Garden Talk: Dividing perennials at Jensen-Olson Arboretum

Ginger Hudson displays a digging fork, her preferred tool for removing plants from the ground without cutting their roots (photo by Sheli DeLaney/KTOO)

Early fall is a great time to dig up, divide, and transplant perennials. Plants can better adapt to new locations when the weather is cool and they are finished blooming.

At the Jensen-Olson Arboretum, horticulturist and manager Ginger Hudson demonstrated how to divide Japanese sedge, or Carex morrowii, that she found creeping into a walkway. She removed it from the ground using her preferred tool — a digging fork.

“If you use a shovel — that’s a big knife. You’re just going to cut a lot of roots,” Hudson said. “So a digging fork leaves as many roots intact as possible.”

Hudson used her fingers to loosen the large mass of soil, roots and greenery. At times she needed clippers to release the plants from each other, but she was careful not to cut away too much.

“You want a healthy mass of roots with the plants that you transplant,” she said. “You want large feeder roots, you want little thin hairy roots coming off those bigger roots.”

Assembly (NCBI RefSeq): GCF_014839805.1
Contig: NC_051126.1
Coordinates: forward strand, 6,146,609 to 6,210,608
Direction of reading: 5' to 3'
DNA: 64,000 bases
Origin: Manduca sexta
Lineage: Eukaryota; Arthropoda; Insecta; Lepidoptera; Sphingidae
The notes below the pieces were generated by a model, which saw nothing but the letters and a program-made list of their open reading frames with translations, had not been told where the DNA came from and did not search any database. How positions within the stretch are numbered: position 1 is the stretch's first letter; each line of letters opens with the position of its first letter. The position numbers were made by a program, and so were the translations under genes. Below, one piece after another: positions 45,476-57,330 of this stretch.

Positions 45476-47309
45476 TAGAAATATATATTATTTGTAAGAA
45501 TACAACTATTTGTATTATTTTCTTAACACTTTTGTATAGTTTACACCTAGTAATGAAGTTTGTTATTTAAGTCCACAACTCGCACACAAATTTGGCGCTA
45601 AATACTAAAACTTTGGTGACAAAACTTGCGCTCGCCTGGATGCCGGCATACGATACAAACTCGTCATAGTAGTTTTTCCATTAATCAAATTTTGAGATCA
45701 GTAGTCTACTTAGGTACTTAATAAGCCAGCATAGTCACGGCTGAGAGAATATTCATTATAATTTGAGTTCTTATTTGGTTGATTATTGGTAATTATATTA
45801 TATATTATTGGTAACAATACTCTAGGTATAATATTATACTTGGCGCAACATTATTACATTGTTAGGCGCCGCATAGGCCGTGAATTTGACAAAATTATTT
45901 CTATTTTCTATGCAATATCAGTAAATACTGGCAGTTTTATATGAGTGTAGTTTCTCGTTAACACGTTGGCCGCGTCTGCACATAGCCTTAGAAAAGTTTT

Plant clump of primula florindae being divided (Photo by Sheli DeLaney/KTOO)

Some other perennials that can be divided this time of year are Primula florindae and Primula denticulata, popular varieties that grow well in Southeast Alaska.

“Because they like living here so well, they really reproduce well,” Hudson said. “They spread by plant clumps, which is vegetative. They also reseed themselves.”

Hudson says Juneau is renowned for being a great habitat for primulas, and the arboretum has a nationally recognized collection.

But they have thick, entangled root systems that take some patience to divide. Hudson works the clumps apart slowly with her fingers, then cuts away dead and damaged parts of the sections she separated.

“This year I have an extra step to add in, and that’s I’m going to be trimming foliage,” she said. “Because the slugs have really done a number on them, and they’re not pretty.”

A newly divided and trimmed primula florindae plant (photo with Sheli DeLaney/KTOO)

Hudson says early fall is an ideal time of year to divide and transplant Primula florindae because their roots can get established before winter. Plus, primula are likely to lose their blooms if they are transplanted while flowering.

“The plant is then is going to spend energy trying to get reestablished trying to get its roots eating again. And so it’s not going to be able to feed the flowers,” she said.

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